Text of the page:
The Psychology of Contract Precautions
Tess Wilkinson-Ryan (Penn) and I have a new draft paper up on SSRN: The Psychology of Contract Precautions. From the abstract:
“This research tests the intuition that parties to a contract approach each other differently before the contract is formed than they do once it is finalized. We argue that one of the most important determinants of self-protective behavior is whether the promisee considers herself to be in negotiations or already in an ongoing contract relationship. That shift affects precaution-taking even when it has no practical bearing on the costs and benefits of self-protection: the moment of contracting is a reference point that frames the costs and benefits of taking precautions. We present the results of three questionnaire studies in which respondents indicate that they would be more likely to protect their own interests—by requesting a liquidated damages clause, by purchasing a warranty, or by shopping around to ensure the best deal—when the contract is not yet finalized than they would when they understand the agreement to be finalized. We discuss competing explanations for this phenomenon, including both prospect theory and cognitive dissonance. Finally, we explore some doctrinal implications for work on disclosure, modification, and promissory estoppel.”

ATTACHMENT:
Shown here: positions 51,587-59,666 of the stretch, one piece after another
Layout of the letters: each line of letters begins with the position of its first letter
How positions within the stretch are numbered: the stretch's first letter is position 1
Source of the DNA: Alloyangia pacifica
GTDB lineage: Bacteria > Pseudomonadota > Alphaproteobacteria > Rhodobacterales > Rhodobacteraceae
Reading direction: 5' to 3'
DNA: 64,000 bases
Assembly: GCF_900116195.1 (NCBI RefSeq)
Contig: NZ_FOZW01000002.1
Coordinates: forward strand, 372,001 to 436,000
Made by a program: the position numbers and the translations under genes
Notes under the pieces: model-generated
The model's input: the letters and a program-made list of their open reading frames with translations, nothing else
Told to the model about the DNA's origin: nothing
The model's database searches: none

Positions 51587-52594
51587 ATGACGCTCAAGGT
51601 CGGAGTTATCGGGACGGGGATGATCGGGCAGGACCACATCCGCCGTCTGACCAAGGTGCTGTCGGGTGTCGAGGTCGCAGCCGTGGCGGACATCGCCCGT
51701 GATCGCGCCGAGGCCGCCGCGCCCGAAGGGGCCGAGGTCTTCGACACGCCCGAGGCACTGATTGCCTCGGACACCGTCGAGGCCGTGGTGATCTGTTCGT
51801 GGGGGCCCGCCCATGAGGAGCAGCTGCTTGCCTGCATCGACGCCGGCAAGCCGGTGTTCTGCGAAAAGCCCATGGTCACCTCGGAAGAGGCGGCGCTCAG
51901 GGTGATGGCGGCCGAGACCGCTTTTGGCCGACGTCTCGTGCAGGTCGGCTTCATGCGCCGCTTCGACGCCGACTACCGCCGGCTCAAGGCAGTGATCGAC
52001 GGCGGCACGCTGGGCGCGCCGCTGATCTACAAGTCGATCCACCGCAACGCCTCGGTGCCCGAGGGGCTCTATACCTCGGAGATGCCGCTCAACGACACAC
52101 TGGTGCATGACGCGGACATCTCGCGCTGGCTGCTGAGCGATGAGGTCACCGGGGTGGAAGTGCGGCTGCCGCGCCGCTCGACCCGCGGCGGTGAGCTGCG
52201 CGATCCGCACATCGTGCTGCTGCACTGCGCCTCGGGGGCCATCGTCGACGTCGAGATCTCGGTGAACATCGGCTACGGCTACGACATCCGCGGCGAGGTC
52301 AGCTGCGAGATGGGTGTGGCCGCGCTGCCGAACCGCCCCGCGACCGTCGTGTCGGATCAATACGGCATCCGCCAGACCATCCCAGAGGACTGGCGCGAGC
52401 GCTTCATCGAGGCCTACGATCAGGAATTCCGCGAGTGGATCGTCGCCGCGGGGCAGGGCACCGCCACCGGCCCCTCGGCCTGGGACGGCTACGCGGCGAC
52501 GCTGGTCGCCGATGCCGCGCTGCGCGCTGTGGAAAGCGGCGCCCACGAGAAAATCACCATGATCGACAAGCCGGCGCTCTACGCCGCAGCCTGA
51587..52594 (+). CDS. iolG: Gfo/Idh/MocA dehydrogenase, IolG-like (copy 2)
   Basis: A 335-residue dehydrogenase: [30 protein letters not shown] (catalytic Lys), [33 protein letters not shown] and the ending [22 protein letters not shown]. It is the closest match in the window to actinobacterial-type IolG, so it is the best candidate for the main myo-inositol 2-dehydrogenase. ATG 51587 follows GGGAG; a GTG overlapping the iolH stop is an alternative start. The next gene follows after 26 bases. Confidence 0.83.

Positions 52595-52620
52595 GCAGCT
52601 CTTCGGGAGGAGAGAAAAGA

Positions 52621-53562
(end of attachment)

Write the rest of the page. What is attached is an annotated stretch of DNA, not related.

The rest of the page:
The paper is a part of a new literature on the moral psychology of contracting — see, e.g., Suckers, Obligations, Liquidated Damages. That said, it’s been quite a long time in production — I think we first started working on it in 2008 — and I’m thrilled to finally get it out in the open. It’s in draft form, so any comments you might have would be most welcome.